Culture influences decisions and decisions make or break businesses. 

This was the message Laszlo Bock shared in his latest LinkedIn post. He also issued a warning to organizations who are deciding whether or not to invest in corporate culture. 

“Failures of culture have been the single biggest destroyers of value in the last five years,” he wrote.

Bock understands the importance of culture more than most. The former SVP of People Operations at Google helped build the organization into the behemoth it is today. Throughout his 10-year career (2006 to 2016), he grew Google’s workforce from 6,000 to 76,000 employees, respectively. And no, it wasn’t about the free food, lava lamps, and beanbags, if you ask him. It was about making work a little more enjoyable and productive each day. 

Bock backed up his advice with some pretty good examples of culture gone wrong. The Wells Fargo dummy accounts and the Volkswagen emissions scandals are just a couple. I can think of a myriad of others, including Facebook’s privacy issues and Johnson & Johnson’s recent opioid indictment. 

In all these cases, you could argue that a lack of clear values, ethics, core principles, and their execution led these organizations astray. 

Don’t let it get to this point. Invest in corporate culture now. 

In addition to the extreme cases above and the numerous reports showing tangible benefits of great cultures, here are Bock’s three reasons why culture should matter to your organization now. 

1. The internal is now external.

Long gone are the days where what happens in “Vegas” stays in “Vegas.” With social media and numerous apps for online company ratings, employees can air your dirty laundry with the click of a button. 

You may not be concerned if a disgruntled employee leaves; however, you will be when their review prevents other talented prospects from applying. 

With the company’s doors now open to the public, organizations need to monitor and invest in their internal brand just as much as their external.  

My favorite quote on the subject comes from former Campbell’s Soup CEO, Doug Conant, who famously turned around the once failing food manufacturer: “To win in the marketplace, you must first win in the workplace.” 

2. The data on culture shows clear economic impact.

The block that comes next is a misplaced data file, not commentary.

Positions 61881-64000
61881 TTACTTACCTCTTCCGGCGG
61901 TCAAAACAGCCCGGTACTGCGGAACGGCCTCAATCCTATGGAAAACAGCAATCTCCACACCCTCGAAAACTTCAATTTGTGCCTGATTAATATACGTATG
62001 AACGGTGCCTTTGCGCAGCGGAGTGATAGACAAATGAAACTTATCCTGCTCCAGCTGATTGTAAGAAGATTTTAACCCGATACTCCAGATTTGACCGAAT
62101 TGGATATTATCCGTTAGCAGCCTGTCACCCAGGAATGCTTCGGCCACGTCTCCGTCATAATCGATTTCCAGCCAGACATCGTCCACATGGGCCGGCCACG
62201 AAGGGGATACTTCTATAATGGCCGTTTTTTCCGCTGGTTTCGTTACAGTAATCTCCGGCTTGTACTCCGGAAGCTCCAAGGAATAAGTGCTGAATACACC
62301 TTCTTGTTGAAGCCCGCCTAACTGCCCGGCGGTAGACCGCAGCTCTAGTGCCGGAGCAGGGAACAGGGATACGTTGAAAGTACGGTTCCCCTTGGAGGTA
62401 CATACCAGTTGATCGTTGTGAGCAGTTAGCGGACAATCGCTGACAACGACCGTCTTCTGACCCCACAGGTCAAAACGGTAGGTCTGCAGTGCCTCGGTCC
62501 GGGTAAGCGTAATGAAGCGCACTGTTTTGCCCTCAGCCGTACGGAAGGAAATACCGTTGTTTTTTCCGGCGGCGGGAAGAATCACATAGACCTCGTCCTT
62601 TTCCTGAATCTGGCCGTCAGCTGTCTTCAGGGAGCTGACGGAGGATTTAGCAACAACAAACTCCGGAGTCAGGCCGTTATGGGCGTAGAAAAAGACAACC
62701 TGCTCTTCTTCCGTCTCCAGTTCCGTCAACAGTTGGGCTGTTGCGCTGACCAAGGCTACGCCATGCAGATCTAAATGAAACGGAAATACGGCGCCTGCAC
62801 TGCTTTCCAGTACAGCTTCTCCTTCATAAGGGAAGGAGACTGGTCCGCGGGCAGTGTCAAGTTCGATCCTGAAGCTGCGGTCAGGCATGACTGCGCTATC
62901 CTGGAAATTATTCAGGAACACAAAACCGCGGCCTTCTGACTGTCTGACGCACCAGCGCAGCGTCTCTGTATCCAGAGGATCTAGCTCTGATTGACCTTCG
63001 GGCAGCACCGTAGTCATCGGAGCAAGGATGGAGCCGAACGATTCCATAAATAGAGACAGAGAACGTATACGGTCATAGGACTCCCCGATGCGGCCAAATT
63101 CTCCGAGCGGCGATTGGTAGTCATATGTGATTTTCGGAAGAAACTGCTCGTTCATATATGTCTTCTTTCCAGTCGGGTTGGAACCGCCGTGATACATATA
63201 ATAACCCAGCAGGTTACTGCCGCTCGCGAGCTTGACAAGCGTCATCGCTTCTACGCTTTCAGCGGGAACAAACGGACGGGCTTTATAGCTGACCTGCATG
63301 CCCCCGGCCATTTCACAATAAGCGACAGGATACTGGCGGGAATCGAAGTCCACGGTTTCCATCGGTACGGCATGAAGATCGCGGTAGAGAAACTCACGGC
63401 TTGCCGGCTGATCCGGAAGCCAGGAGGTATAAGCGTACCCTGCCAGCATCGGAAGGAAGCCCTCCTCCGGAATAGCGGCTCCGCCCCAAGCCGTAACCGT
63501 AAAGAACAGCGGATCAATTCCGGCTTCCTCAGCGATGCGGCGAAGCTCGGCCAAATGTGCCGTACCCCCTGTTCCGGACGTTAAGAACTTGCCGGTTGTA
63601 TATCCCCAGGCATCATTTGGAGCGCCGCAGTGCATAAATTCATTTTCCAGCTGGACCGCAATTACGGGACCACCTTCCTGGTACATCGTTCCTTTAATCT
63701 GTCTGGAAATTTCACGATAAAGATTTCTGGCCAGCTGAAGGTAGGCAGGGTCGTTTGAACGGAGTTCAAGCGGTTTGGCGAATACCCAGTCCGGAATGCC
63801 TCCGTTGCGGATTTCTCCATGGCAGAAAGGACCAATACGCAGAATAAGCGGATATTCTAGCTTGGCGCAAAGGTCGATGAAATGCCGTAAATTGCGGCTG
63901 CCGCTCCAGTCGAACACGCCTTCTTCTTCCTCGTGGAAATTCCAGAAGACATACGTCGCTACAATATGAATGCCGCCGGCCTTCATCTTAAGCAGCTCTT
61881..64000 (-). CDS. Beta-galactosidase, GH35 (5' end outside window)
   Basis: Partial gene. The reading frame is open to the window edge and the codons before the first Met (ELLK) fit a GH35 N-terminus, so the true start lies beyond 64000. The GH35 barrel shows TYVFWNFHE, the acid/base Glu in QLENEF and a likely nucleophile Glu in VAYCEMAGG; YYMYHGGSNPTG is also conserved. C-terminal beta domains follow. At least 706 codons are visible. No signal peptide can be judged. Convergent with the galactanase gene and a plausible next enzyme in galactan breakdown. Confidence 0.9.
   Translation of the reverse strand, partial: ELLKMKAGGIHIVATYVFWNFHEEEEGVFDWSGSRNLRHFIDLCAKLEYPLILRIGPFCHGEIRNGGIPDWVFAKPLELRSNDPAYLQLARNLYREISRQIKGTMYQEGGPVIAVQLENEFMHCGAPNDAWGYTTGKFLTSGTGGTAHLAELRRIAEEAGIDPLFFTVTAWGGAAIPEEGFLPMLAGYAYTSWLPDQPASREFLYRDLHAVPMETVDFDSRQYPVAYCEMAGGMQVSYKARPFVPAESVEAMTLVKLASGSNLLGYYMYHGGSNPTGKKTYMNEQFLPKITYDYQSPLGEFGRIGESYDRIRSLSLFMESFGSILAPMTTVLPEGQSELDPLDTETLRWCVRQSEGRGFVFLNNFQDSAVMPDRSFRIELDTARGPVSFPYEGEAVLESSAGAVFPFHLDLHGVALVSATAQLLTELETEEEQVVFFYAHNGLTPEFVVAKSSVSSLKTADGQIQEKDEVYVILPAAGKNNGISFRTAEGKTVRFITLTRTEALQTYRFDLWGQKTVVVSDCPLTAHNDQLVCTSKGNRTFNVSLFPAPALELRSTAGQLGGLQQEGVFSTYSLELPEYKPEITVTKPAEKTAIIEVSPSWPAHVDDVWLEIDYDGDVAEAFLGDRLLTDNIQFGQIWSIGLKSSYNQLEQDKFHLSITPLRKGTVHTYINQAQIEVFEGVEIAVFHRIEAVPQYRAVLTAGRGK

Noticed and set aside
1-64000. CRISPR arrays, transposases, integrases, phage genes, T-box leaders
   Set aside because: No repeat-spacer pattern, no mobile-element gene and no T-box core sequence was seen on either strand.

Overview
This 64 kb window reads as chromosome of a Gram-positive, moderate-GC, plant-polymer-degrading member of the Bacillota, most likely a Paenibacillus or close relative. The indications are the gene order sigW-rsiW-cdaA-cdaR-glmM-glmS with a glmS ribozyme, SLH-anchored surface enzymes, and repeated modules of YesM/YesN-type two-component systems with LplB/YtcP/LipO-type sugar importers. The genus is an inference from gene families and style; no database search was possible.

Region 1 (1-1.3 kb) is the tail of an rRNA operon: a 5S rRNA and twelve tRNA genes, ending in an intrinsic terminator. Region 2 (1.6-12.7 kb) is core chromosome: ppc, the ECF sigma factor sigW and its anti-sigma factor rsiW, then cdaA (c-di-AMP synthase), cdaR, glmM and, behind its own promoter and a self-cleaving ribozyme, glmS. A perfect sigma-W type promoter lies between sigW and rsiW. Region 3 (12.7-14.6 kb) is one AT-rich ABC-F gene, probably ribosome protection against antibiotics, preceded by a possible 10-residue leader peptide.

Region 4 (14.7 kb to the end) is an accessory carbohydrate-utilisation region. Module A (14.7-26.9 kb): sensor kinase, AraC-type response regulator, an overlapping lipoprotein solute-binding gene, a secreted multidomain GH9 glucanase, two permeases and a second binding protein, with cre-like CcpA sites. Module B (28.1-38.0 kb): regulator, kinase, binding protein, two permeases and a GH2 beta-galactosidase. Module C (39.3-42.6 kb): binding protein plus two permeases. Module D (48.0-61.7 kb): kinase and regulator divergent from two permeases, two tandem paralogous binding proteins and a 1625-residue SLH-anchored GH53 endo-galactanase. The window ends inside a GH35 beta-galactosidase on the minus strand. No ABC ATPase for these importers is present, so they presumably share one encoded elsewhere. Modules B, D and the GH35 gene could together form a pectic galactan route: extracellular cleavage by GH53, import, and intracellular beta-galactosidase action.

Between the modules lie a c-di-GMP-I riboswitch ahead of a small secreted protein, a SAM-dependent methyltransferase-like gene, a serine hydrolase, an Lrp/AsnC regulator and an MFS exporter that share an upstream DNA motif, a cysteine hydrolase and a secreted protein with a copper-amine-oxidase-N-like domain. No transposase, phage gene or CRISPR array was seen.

Building the business case for corporate culture used to be fuzzy. Now, there are hundreds, if not thousands, of reports quantifying the bottom-line impact of healthy cultures. 

One of my favorite examples came from Bock’s book “Work Rules!: Insights from Inside Google That Will Transform How You Live and Lead​.” In it, he highlighted one of his team’s pilot projects to improve new employee assimilation. With what he refers to as a “nudge,” (aka, a reminder, prompt, or suggestion) his team was able to decrease the time it took for new employees to be productive. 

The nudge, which came in the form of an email reminder to managers, resulted in new employees becoming competent in their roles 25 percent faster than other employees. In it were cultural considerations like transparency, open communication, networking, and quality time with managers. Pretty good results for a simple culture change if you ask me. 

3. People technology has advanced enough to help.

With the introduction of employee engagement, pulse, and satisfaction surveys, organizations can get a better understanding of what their employees’ are experiencing, and idea’s to help improve their working conditions and productivity.

Also, with the introduction of artificial intelligence and natural language processors, underlying sentiment can be identified and addressed before issues escalate. 

Your organization no longer needs to guess or experiment with culture change. Ask your employees; they will tell you what they need. 

Culture is not just a buzz word anymore. With the evolution of the workplace, organizations have to leverage cultural strategies now to drive organizational alignment, foster ethical/risk-averse behavior, and, as a result, will positively impact the bottom line through increases in productivity. 

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